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Yan's Illusion "Ramen" Cake

March 15, 2023

A cake that looks like a bowl of ramen.

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Welcome to Katrina's Great British Baking Project, aka Bake Along with Bake Off! If you haven't checked out my post about the hows and whys of this project, please head over there and give it a quick peruse. (TL, DR: I am baking the recipes from Bake Off that sound the best to me for fun, deliciousness, and learning!)

After making the Signature (bonfire apple cake!) and the Technical (chocolate mini-rolls!), this was my first Showstopper bake of this project, and I was nervous/excited/hungry and couldn't wait to dive in.

A cake decorated to look like a bowl of ramen.

The Challenge

I am starting with the oldest episode I have access to here in the US, which is Collection 5, Episode 1: Cake Week. I don't have a ton of cake experience, so I learned a whole bunch this week! This bake was the Showstopper, which in this episode was for an "Illusion Cake - A cake designed to trick the eye into thinking it's anything but a cake."

The Rules

The Bake Off rules stipulate that the cakes must have the same flavor of cake throughout, and the size and shape must be to scale. Also, all of the decoration needs to be edible. The contestants have 4 hours to complete their cakes.

Pitfalls To Beware Of

Prue and Paul mentioned that there are a few dangers of making an illusion cake:

  1. Beware of style over substance. Prue said the cake has to look good, but taste fantastic.
  2. Paul said the bakers will need to be artists AND engineers for this to turn out well.

My Favorite Bakes

There wasn't a single bake that sounded bad, but I narrowed it down to three:

  1. Kate's "Terrarium" Cake, chocolate and star anise sponge with chocolate and coffee buttercream
  2. Tom's "Stack of Books" Cake, lemon poppyseed sponge with an unspecified flavor buttercream
  3. Yan's "Ramen" Cake, banana sponge with an unspecified flavor buttercream

The Ramen Cake Is Chosen

I initially chose to make Kate's terrarium cake because the flavors sounded so good, but she made windows out of SUGAR and had these special molds to do so, which just sounded like too crazy for me right out of the gate. So I ended up choosing Yan's ramen cake for a few reasons. First, I have been collecting a literal armful of bananas in my freezer for banana breads and muffins that have not yet come to be, so this cake felt like a perfect use for them. And second, ramen is one of my favorite foods/eating experiences, so to pay homage to that via this cake felt like the a lovely choice. Also, I knew I would get to try some baking techniques that I’ve been watching folks do on TV for years but have never done myself!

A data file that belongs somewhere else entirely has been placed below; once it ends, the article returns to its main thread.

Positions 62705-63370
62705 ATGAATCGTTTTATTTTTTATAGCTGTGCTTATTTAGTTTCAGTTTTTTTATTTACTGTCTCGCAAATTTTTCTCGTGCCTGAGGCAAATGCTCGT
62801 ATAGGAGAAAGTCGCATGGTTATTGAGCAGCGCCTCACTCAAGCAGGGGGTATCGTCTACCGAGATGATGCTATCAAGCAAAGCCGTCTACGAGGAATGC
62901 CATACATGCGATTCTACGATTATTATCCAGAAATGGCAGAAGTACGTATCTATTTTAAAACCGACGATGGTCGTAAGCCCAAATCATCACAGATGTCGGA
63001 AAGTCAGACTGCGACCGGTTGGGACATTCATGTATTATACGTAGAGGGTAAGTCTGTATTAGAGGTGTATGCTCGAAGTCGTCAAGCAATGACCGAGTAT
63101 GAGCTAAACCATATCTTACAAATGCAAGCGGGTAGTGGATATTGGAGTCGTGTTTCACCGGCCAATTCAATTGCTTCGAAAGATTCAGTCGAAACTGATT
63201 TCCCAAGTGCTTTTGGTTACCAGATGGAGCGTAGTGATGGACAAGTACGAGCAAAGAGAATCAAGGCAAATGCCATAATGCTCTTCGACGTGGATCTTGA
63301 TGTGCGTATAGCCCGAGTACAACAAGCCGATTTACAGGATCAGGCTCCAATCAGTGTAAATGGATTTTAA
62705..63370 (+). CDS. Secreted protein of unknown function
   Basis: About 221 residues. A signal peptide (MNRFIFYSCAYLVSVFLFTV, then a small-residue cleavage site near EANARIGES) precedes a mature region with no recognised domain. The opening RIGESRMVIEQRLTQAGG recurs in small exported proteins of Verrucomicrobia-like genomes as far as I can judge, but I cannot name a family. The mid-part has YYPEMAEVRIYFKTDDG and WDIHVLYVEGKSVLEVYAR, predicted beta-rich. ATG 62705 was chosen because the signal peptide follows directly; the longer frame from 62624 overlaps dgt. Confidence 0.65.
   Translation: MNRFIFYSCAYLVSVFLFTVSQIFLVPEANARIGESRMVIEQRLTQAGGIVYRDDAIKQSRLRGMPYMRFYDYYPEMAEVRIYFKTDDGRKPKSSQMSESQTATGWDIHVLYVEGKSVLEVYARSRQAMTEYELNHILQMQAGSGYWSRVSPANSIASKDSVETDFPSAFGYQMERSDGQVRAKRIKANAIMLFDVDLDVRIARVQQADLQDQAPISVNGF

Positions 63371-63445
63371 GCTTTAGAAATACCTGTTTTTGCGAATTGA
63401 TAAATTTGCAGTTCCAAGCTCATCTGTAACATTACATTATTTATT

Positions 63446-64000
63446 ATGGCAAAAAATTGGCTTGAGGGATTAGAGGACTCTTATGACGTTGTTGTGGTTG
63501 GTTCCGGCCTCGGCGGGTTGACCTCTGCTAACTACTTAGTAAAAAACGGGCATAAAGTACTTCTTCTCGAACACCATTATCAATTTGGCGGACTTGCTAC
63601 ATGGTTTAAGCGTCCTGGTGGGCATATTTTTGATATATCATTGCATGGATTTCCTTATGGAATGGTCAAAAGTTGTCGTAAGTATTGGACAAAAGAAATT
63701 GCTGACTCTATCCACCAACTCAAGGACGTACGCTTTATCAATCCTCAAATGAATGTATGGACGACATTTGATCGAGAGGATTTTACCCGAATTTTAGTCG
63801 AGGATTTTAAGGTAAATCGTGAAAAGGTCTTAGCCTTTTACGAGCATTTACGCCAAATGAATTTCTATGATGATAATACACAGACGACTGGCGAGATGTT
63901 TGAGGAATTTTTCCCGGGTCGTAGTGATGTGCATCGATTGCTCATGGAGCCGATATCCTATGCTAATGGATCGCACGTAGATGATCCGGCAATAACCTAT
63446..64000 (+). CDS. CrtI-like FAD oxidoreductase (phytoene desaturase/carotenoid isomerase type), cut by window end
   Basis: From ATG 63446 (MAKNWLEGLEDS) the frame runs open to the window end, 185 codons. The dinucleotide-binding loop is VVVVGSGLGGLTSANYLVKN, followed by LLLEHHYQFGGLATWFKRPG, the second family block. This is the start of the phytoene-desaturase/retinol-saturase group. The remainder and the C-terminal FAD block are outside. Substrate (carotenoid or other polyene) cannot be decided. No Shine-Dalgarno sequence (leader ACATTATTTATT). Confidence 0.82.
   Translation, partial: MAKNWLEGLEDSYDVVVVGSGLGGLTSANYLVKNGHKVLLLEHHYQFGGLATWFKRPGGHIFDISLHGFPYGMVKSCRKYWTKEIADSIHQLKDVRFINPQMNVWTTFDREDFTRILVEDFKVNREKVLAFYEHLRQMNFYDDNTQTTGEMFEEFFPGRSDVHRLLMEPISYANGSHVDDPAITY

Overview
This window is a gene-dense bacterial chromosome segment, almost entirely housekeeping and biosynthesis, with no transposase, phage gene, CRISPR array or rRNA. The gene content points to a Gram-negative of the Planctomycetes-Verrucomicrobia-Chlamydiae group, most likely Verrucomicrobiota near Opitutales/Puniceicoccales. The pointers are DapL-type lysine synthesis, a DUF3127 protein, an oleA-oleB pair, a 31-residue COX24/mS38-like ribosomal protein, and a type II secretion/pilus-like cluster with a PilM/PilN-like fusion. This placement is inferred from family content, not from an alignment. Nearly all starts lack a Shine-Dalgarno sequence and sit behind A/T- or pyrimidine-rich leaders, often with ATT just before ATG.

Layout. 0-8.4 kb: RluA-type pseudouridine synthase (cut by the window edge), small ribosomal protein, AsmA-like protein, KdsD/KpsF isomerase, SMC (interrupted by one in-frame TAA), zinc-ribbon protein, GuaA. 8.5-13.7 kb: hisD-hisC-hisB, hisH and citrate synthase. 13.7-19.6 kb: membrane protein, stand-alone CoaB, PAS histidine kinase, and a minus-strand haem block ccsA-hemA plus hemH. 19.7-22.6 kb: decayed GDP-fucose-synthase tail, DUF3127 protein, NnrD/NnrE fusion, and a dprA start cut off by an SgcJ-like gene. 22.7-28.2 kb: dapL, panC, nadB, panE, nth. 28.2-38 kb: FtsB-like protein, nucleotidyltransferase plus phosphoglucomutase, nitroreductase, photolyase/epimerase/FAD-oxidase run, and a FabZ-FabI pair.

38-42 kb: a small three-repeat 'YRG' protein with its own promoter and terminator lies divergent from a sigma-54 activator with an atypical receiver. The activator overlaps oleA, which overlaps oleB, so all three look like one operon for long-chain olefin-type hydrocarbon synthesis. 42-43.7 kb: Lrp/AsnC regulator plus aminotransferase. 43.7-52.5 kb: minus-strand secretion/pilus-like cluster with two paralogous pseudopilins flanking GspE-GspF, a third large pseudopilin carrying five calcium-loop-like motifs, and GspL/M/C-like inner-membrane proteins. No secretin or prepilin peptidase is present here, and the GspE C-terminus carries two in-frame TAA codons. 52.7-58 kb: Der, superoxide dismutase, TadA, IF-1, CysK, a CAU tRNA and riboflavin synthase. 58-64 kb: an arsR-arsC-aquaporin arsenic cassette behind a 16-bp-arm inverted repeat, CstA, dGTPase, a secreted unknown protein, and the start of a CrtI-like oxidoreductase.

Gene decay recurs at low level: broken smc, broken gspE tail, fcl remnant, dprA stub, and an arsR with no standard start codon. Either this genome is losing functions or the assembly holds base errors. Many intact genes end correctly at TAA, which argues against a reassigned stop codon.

The cake had multiple components. After studying the cake and listening to the judges comments, I did a bit of research and found a separate recipe for each.

  • The Best Banana Cake from Sally's Baking Addiction because it looked like an actual cake and not just banana bread baked in a cake pan.
  • The frosting was the cream cheese frosting that accompanied Sally's banana cake recipe.
  • I used Flo & Grace's Fruit Juice Caviar recipe for the mango "salmon roe".
  • The rice crispy "chicken katsu" was made using the ratios from Smitten Kitchen's Salted Brown Butter Crispy Treats (I didn't brown the butter, but I have made it that way a billion times in the past and it is SO GOOD!)
  • I used the Marshmallow Fondant recipe from The Spruce Eats.

How I Did It

The Cake

As per usual, I started with the cake itself so that it would have time to cool while I made the other components. I picked out a few of the many bananas available to me, did some figuring that concluded that one recipe’s worth of the cake would be enough. I got my bananas thawing under some cool water while I turned my attention to mixing the dry ingredients. The recipe called for flour, baking powder, baking soda, salt, and cinnamon, but I added some cardamom too, because I love cardamon and it goes really well with bananas.

A bowl of very ripe bananas in a bowl in a sink with the water running into the bowl.